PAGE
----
I would like to start this blog posting by pointing out that my wife, Laurel, had never been bike packing, and she decided that it was time to confront her massive fear of desert reptiles on the BCT. I, for one, was a bit slow to the idea of bikepacking for pure pleasure, instead of training or racing. I am glad I warmed up to the idea, because it was a fantastic experience and quite nice to share some real time with Laurel in this busy, modern world. I will keep this posting much more brief than my wordy write up of the Tour Divide, but will make up for my lack of words with more photos.
We started our trip from The Creekside Preserve Lodge in Mayer, Az, which is on the northern portion of the trail. The lodge proved a great starting point due to its close proximity to a trailhead, and also, because the staff allowed us to leave our car for the duration of our trip, even though we only spent one night in a cabin. The cabin was comfy and had a nice in room soaking tub, even if a bit tacky!
The first day was a bit rough for us on the trail. For starters, the trailhead was quite undeveloped and had us bush-wacking through the desert, following a gpx track, until we finally found the ribbon of single track that would be home for the next four days. Secondly, and much more importantly, our spoiled, unadulterated Northern California skin was introduced to a beast so foul, so vicious, that a true horror story could be written around it. This beast, known as Cat's Claw, seemed to thrive on the northern portion of the trail, and was absolutely, painfully unavoidable. Between the Cat's Claw, the multitude of rocks and the long sections of exposure, our forward progress could only be described as pathetic (note to self; when an Arizona mountain biker says a trail is not technical, don't listen, because their scale is clearly different than the one used in California!).
|Cat's Claw carnage|
Even with all of the challenges during the first day, the riding was fantastic, the scenery beautifully diverse and the primitive camping absolutely stunning.
The second day of riding proved to be equally technical as the first, but the trail was much more maintained, which meant less encroaching Cat's Claw to slow our progress. By this point, Laurel was mastering her crash technique, and was dazzling me with her ability to dismount her bike in mid air before headfirst plunges off of the trail. I, on the other hand, simply went for the headfirst approach, as I am far too prideful to admit that I am going to eat shit, therefore holding on well past the point of no return. I think that this would be a good place to interject that we were riding fully loaded hardtails, which, no doubt, compounded every small technical aspect into a large one...the old proverbial mountain out of a molehill scenario. Our incredibly slow progress eventually led us to Black Canyon City and a much needed respite at The Rock Springs Cafe. This was a fantastic place to sit in the shade, eat amazing pie and plan our next move. As we relaxed, we decided to roll across the highway and rent a Kozy Kabin at the Black Canyon City KOA. Not exactly a pillar of luxury, it was nice to take a shower and lick our wounds.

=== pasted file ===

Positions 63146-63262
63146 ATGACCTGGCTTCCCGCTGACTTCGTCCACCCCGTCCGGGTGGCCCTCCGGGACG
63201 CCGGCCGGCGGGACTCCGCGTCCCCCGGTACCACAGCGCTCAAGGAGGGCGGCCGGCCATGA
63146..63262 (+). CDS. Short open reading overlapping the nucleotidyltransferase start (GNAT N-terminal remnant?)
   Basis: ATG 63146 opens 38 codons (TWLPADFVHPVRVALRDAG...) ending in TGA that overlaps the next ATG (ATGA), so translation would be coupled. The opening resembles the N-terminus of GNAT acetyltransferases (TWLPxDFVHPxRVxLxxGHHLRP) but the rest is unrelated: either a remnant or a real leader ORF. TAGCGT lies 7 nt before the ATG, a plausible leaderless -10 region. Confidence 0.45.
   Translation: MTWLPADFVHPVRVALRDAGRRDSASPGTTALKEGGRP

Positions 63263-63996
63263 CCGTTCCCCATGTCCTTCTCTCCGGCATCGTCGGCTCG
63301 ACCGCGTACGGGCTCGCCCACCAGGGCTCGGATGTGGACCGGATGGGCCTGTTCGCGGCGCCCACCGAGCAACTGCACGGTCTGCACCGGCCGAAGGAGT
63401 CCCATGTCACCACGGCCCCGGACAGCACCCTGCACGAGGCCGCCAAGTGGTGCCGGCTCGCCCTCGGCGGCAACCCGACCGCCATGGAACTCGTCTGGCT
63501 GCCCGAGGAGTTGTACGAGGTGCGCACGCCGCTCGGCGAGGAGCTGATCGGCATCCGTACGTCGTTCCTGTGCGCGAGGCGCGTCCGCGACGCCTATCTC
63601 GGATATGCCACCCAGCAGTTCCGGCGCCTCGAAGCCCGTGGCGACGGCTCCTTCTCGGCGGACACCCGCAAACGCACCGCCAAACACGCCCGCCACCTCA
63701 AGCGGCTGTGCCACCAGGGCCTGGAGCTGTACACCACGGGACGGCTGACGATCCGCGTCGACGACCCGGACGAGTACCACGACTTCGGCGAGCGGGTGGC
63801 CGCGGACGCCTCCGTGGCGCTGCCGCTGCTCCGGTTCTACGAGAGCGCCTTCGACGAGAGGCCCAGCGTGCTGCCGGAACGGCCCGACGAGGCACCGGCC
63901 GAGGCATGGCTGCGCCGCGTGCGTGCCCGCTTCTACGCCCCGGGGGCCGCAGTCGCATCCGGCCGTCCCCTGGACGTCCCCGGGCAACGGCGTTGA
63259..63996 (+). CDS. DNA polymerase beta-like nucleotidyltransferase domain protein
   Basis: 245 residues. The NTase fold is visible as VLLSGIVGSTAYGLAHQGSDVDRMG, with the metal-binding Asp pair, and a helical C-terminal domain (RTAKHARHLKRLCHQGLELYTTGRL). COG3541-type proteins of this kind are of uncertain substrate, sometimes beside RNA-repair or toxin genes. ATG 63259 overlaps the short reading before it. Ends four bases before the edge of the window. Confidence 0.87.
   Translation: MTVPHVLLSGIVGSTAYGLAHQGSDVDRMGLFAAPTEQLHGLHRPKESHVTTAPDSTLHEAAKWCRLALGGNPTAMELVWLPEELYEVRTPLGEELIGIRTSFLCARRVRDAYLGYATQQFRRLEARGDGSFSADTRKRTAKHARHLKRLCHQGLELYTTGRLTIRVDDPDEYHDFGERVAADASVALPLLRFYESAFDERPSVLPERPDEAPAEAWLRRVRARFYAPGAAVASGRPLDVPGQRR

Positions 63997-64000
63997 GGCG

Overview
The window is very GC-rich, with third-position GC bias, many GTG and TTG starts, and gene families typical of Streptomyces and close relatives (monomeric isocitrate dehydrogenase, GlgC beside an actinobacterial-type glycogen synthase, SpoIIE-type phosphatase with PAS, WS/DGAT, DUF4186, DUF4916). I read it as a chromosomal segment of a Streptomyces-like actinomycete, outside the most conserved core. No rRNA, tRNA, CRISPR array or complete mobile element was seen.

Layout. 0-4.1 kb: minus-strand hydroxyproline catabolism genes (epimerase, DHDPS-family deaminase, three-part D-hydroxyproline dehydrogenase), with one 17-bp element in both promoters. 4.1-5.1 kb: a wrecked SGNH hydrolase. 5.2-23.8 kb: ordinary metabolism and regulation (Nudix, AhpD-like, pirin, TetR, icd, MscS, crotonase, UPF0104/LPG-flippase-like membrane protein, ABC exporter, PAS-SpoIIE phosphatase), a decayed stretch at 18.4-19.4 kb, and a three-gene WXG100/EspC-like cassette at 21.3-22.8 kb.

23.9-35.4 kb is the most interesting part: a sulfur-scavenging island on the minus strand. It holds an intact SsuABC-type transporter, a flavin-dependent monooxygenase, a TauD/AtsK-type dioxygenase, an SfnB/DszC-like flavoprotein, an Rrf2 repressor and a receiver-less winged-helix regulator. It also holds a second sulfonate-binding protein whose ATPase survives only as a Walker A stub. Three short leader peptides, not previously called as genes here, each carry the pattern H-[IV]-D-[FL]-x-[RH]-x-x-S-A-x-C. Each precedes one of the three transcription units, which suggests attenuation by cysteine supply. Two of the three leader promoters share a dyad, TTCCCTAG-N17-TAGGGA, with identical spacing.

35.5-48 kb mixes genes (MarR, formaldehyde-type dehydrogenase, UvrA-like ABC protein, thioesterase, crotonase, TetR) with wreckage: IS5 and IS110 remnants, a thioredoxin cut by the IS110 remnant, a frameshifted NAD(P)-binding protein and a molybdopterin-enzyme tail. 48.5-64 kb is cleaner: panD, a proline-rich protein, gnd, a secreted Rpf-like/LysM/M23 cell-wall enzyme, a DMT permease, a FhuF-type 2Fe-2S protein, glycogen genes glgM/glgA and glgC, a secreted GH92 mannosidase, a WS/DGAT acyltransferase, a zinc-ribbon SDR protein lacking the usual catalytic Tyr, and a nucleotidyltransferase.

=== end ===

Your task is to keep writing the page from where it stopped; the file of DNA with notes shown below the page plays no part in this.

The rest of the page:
|Mural in Black Canyon City|
The rest of the day was full of fantastic riding, albeit loaded with little climbs. The great thing about this section was how quickly terrain would change, constantly keeping us on our toes. The long climbs would give way to fantastic, flowing single track descents that were a blast to ride. We also came across the first riders we had seen for the whole ride: three guys killing it on S-Works Epics (I'm not going to lie, I was a bit jealous of their bikes).
As evening began to encroach, we started to look for a camping spot for the night. Unfortunately, we were smack in the middle of an area heavily used for shooting and moto riding, so we had to push on looking for a spot. At this point, Laurel was ready to stop and I just kept telling her that there was probably something better around the next corner, over the next hill. As it turned out, there was a nice little spot, it was just around and over the next thousand corners and fifty hills. We finally settled into a little spot on top of the hill and pitched camp. It was great to lie in the tent, watching the stars and listening to the desert come to life. What a time to reflect on the trip so far.
The last day of riding, as always, is a little bittersweet. It is always nice to get back to the world, get cleaned up and eat and drink to the heart's content, but it also means the inevitable return to worldly responsibility and its faithful companion, stress. As we packed up our last campsite, I couldn't help but look around and really admire the beauty of my surroundings. The mountain bikers of Phoenix are really incredibly lucky to have such an amazing trail system at their very door. As we rode during our last day, the trail began to level out, and the riding became very flowy and fun. We swooped through saguaro, had our first and only flat tire ( Thank you WTB!), tangoed with a Tarantula, crossed a very pronounced threshold from dirt to the pavement and rode into Anthem, Az, concluding our first husband and wife bikepacking adventure.